Emerson school-closing vote postponed

Share this:
November 22, 2004 // UPDATED 4:44 pm - April 25, 2007
By: Bob Gilbert
Bob Gilbert

The Minneapolis Board of Education put the brakes on a Nov. 30 vote to close Loring Park's Emerson Spanish Immersion School in fall 2007.

Emerson's fate will be decided Dec. 14 -- two weeks after a vote on the rest of the citywide closing plan.

The Board announced Nov. 12 that Emerson, 1421 Spruce St., would be closed and its program moved, intact, to Jefferson Community School, 1200 W. 26th St. The announcement came one day after a series of community discussion meetings ended.

Kathy Anson, co-chair of Emerson's Parent Teacher and Student Association, said parents at the school were shocked that Emerson was brought into the school closing discussion so late. "We are concerned that the district's planning process is deeply flawed. Emerson parents have had no opportunity to provide any feedback or input," she said.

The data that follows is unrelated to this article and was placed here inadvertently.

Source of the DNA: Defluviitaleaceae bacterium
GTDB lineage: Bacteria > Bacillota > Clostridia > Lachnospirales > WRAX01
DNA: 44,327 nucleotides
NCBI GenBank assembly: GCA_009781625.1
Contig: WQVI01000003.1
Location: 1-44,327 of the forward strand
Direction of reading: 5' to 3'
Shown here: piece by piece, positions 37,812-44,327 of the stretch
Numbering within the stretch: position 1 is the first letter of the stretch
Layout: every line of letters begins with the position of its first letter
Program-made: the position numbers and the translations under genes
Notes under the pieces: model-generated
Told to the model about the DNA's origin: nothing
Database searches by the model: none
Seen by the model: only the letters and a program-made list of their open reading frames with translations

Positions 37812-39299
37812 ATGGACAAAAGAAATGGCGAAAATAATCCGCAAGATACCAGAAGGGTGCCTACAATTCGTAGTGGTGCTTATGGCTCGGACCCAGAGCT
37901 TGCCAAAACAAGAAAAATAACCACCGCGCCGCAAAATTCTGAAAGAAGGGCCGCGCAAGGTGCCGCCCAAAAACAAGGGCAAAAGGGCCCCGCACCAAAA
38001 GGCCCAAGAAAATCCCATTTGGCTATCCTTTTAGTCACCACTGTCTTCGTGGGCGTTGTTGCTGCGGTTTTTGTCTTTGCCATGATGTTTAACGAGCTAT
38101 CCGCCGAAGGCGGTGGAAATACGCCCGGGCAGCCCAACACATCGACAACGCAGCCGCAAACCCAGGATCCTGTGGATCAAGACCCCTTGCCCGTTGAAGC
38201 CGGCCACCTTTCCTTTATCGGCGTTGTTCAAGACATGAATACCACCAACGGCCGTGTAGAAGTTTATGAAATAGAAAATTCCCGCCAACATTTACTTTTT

The Board has scheduled a public hearing on Emerson for Monday, Nov. 29, 7-9 p.m. at Jefferson. That meeting is one day before the official Board vote.

District Communications Director Sarah Snapp said the Emerson vote was postponed to Dec. 14 because "the Board said we needed more time to have more conversation with the Emerson community. This was a change, and people hadn't had time to process it and evaluate it. I think the Board wanted to be fair."

Though the closing won't take place for three years, Snapp said the Board must decide on it soon.

"In the community engagement process, one of the things that the community said that they wanted was stability and predictability," she said. "If you are a parent preparing to enroll your kindergarten student this coming fall, you want to know if the program you are enrolling your child in is going to be around through the elementary years."

Anson said Emerson parents would insist the district make its case.

"We need a lot of information at this point before we can understand what this really means for our school and what benefits our students would accrue from this move," she said. "I have a real concern about the district compromising one of its most highly successful and sought-after programs."